March 12, 2014
Thursday, March 13, 2014
Rep. Bill Cassidy (6th CD - La): Lowering flood insurance rates necessary legislation
Congressman Bill Cassidy (6th CD - La)
March 12, 2014
March 12, 2014
Recently, I joined with House colleagues from both parties and across the nation to write and pass the revised Homeowner Flood Insurance Affordability Act. I worked with Rep. Michael Grimm of New York to write this legislation. It provides long-term flood insurance relief for working families.
The legislation is necessary due to FEMA’s implementation of the Biggert-Waters Flood Insurance Reform Act of 2012. Although the intent of Biggert-Waters to stabilize the National Flood Insurance Program was praiseworthy, its implementation by FEMA has caused flood insurance rates to rise for thousands of Louisiana families.
Biggert-Waters empowered FEMA to move homes into flood map zones that do not always reflect the actual flood risk. Families that reside behind community-built levees are now at risk of paying huge flood insurance premiums because FEMA doesn’t recognize the protection these structures provide communities. One family told me that their yearly flood premium would rise from $388 to over $23,500.
We are working aggressively in Washington to end unrealistic rate hikes. The first step was passing the Cassidy Amendment, which became law in January. The Cassidy Amendment delays rate hikes for thousands of Louisiana families that would see sharp increases upon a change of a flood insurance rate map within their community. Thanks to this amendment, rate hikes won’t occur until at least October 2015 and possibly not until April 2016.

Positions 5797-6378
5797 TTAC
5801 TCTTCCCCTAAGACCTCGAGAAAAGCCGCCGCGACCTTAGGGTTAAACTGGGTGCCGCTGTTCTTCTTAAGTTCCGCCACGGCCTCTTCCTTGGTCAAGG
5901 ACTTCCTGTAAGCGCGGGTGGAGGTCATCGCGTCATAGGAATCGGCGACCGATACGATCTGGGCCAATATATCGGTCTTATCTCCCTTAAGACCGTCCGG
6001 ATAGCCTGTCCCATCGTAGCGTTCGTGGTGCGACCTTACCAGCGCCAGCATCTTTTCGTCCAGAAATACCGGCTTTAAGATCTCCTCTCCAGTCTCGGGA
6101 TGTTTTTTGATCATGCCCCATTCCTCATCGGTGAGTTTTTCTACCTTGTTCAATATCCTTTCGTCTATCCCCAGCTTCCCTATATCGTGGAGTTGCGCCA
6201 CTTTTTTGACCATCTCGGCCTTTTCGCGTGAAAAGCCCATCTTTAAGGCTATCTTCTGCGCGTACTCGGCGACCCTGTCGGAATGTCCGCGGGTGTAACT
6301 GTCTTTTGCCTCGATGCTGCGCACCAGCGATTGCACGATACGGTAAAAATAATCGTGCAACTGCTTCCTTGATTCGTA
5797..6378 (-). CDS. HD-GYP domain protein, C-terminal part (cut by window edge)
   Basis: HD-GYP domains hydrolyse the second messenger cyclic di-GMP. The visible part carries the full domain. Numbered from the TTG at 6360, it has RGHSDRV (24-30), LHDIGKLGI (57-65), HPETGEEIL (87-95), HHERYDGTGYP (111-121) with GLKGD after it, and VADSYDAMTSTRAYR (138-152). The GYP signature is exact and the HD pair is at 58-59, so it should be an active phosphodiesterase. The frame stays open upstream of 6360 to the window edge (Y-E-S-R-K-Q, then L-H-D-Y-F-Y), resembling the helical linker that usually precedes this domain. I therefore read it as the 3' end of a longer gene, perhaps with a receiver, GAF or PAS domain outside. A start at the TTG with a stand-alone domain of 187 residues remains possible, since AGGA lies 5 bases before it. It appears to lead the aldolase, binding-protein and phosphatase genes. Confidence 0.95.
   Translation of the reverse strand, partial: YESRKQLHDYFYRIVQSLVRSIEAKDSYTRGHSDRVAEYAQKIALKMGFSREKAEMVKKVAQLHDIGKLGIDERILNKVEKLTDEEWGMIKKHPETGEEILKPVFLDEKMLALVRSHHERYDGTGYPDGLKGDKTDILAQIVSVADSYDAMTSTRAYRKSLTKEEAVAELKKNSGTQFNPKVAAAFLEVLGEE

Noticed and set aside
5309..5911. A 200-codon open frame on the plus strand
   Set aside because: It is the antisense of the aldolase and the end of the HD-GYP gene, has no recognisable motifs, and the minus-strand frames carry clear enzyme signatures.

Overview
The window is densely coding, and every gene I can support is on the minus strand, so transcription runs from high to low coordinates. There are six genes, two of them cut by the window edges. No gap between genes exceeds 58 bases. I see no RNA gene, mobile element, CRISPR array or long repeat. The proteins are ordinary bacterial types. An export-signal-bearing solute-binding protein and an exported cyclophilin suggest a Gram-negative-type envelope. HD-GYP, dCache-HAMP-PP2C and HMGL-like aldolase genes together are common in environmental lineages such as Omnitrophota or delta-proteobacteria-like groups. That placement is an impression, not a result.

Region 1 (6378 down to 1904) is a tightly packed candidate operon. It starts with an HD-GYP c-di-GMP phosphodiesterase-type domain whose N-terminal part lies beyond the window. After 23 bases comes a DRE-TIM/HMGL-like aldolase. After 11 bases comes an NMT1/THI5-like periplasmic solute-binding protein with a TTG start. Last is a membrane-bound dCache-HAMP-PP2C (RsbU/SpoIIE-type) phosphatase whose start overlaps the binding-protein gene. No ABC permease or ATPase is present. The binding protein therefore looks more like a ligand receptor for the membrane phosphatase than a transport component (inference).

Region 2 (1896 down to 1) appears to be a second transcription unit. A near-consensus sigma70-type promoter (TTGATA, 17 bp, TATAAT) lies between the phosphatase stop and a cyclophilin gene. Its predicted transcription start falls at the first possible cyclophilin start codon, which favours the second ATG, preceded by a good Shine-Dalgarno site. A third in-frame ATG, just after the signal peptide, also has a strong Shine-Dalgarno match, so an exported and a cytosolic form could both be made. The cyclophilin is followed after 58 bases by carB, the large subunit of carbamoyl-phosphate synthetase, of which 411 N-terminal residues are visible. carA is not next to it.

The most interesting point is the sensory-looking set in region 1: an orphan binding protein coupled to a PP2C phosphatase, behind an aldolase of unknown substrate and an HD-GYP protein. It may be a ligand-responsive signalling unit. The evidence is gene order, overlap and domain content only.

But temporary relief is not enough. The Homeowner Flood Insurance Affordability Act recognizes that. It builds upon the Cassidy Amendment by completely reinstating grandfathered flood insurance rates. Families that built their homes to existing code and never substantially flooded would not face the unrealistic rate hikes under Biggert-Waters. I was proud to insert this provision into the legislation.
The House bill also removes the home sale trigger. Currently, if a home is sold, the new owner would face a much higher flood insurance rate. Our legislation removes that trigger, so flood insurance rates remain affordable even after the sale of a home. Finally, the House bill caps flood insurance premium increases. FEMA currently can increase rates within a single risk group by up to 20 percent on average. Our bill permanently reduces the 20 percent rate increase authority to 15 percent, which is a major improvement.
This legislation helps our families and enjoys widespread, bipartisan support. It is supported by the Coalition for Sustainable Flood Insurance, more than 200 stakeholder groups and elected officials throughout the state. Louisiana needs these flood insurance reforms, and I urge the president and the Senate to work with the House to help this legislation become law.
It’s the right thing to do for Louisiana.